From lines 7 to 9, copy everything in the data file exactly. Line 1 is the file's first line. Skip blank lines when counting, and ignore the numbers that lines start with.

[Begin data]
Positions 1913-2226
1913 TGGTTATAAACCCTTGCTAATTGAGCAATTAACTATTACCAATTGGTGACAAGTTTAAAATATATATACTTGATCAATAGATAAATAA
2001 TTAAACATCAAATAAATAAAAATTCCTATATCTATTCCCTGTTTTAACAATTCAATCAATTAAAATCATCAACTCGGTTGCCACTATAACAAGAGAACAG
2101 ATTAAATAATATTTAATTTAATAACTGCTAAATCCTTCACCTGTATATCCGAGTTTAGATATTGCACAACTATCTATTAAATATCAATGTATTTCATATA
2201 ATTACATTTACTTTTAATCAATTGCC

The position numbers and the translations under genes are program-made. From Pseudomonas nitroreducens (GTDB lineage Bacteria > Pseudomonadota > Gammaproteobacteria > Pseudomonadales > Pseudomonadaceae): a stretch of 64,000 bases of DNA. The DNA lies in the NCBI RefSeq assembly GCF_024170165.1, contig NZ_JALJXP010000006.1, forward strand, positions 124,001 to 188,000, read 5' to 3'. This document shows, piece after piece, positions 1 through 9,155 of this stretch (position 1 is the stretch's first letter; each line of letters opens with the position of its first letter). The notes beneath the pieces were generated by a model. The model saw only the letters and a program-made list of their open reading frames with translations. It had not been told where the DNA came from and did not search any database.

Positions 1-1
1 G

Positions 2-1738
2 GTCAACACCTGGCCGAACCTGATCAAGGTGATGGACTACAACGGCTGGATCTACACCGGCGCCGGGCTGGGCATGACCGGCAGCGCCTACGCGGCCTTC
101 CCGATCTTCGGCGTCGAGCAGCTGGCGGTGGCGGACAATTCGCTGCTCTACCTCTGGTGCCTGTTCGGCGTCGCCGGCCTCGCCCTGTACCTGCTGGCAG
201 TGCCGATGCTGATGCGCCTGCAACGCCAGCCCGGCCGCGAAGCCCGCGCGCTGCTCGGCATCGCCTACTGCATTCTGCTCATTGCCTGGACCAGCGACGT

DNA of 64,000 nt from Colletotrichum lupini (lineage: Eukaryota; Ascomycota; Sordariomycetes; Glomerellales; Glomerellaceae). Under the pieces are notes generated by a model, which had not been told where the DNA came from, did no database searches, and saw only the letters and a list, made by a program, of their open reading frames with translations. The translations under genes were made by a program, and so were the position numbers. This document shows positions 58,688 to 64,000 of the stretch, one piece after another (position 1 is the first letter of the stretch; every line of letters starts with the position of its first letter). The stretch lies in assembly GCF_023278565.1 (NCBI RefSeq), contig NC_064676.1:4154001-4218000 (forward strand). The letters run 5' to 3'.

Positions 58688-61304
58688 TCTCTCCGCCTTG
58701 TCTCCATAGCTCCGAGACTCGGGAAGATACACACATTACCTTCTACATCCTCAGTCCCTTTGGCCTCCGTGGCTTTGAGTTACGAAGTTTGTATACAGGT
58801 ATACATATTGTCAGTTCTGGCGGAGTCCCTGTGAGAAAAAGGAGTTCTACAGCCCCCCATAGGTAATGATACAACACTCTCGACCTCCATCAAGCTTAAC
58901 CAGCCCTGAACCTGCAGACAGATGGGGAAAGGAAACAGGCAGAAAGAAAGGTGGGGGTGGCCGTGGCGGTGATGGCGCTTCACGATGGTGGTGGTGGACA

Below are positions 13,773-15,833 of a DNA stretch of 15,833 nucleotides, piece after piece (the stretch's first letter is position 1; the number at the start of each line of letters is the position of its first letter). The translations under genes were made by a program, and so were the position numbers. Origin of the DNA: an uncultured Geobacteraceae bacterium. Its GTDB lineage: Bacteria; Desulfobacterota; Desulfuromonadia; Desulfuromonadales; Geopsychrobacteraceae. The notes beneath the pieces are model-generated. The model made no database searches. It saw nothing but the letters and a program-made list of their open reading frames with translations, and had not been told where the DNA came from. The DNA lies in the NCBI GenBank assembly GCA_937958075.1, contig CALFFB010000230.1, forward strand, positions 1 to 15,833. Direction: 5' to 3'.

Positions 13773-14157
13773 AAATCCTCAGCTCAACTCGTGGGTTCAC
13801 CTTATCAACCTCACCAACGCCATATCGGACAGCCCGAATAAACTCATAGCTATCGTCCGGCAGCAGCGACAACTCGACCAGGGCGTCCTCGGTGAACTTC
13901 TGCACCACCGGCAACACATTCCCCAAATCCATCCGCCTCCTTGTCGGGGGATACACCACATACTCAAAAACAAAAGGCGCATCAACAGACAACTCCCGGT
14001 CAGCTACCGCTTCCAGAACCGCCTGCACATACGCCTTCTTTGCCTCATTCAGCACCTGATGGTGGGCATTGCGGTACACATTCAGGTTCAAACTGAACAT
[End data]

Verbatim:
Positions 1-1
1 G

Positions 2-1738